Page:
When it comes to wine distribution, wineries should be featured on the shelves where their own tourists reside. In Walla Walla, the majority of our wine tourists are coming from the Western part of the state of Washington - the Seattle area. The second largest group of tourists to hit Walla Walla reside in the neighbor-bordering state of Oregon, and in the last couple of years I have seen a growing number of wine tourists visiting Walla Walla whose homes are in Idaho and Montana. Earlier in the day, as we took count of the Walla Walla and overall Washington wines, it made sense when you consider the miles (Depending on location from MT to WA: two to seven hours in the car with a time change. It's five hours from Seattle to Walla2), that Washington wines would be and should be well represented in this popular town of Montana. It seems like a great marketing strategy to me to saturate a neighboring state, like Montana where your visiting customers are hailing from, before you even market your wine in a mid-west state say like Oklahoma, a northern state like Rhode Island or even the large state of Texas. In Walla Walla we are seeing more visiting wine tourists from Idaho and Montana and following right behind Oregon and certainly not a growing number from Oklahoma, Rhode Island and even a large state like Texas. Besides, all the wine-loving Texans I know do not believe that Washington State is the second largest wine producing state in the nation, let alone that other states in the nation exists. My Texas friends tell me that they are the only ones that produce wine, as far as they are concerned. Afterall, they are known as the "Lone State." Heh. The point is that your largest population of well-cultivated customers cannot always visit your winery, so you go to them by being convenient at their local market or wine store.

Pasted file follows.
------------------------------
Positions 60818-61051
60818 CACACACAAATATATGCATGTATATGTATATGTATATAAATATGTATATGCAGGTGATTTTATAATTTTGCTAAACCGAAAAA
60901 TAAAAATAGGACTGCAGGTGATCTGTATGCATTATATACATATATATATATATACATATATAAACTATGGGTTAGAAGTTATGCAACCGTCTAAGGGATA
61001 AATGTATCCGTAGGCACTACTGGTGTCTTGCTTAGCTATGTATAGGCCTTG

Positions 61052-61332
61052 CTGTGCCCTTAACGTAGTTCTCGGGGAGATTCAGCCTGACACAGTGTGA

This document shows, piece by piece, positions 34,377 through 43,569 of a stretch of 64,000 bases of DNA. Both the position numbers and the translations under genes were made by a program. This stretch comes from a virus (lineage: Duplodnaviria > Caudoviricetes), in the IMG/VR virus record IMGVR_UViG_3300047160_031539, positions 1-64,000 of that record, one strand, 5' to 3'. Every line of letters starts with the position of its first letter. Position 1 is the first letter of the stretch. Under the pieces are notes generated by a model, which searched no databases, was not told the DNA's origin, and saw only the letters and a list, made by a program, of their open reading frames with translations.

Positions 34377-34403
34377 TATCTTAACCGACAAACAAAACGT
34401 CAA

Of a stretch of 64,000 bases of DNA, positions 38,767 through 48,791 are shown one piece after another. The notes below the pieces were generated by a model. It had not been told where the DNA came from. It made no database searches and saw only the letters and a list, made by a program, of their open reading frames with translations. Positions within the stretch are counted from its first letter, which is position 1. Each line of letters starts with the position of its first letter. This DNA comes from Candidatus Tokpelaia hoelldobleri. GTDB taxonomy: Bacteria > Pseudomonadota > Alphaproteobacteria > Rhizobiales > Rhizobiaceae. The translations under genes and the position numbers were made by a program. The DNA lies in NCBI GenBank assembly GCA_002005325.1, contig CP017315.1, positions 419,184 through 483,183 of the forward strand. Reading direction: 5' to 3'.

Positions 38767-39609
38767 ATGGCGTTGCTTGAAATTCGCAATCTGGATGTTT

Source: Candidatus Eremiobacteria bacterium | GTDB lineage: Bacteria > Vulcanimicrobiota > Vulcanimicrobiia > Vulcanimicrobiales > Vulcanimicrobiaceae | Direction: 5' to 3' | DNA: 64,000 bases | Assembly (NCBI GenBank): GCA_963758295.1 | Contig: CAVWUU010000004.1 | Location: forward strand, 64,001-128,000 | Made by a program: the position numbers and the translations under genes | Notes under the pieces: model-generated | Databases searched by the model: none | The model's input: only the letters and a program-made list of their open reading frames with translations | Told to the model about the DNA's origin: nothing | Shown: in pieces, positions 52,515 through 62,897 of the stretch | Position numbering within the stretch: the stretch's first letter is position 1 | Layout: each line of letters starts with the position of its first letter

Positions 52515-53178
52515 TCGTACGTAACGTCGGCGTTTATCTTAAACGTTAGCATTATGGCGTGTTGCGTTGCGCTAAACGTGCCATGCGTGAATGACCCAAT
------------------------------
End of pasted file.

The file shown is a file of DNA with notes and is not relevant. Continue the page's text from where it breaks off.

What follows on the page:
I must also mention that while in Montana I discovered that the College Cellars of Walla Walla has new labels! Even the back label has a new feature with handy symbols guiding the customer on how to pair the College Cellars wines with specific foods (beef, cheese, chicken, fish, etc). Great idea! At our reunion auction fund raiser, a bottle of College Cellars Governors Blend - 2005 (rumor is that the Governor herself recently obtained a case for a dinner) and a bottle of College Cellars Lemberger - 2005 found its way to Montana. And might I say that both bottles returned back to Walla Walla and then later one left for the "Live Free or Die" state of New Hampshire. A well traveled wine. Cheers!

3 comments:

Anonymous said...

Catie,

I'm glad you enjoyed your time here in MT. People here do seem to know and enjoy their micro-brews. There are a lot of breweries in the state and a lot in Missoula. I've never really liked beer so I've never taken a tour of the breweries. Next time you're in these parts though you should see if the guys can find a beer called "Old Bong Water" people seem to love it. Moose Drool probably is one of the most popular though. Also, around here we think the best melons in the world come from the Dixon melon farm in Dixon, MT.

-Becky

winedeb said...

Welcome Back Catie! Sounds like you had a great time and had some wonderful beverages! I love the Moose Drool, I am going to see if I can find it while I am here in Ohio before I go home. Cheers!

Catie said...

Hey Becky! Finally I make it to your state, especially after all of your visits to Walla2 wine country. I have got to check out the "Old Bong Water." Next time!

Deb, thanks for stopping by! The squash soup on front of your blog looks delicious! You sharing the recipe?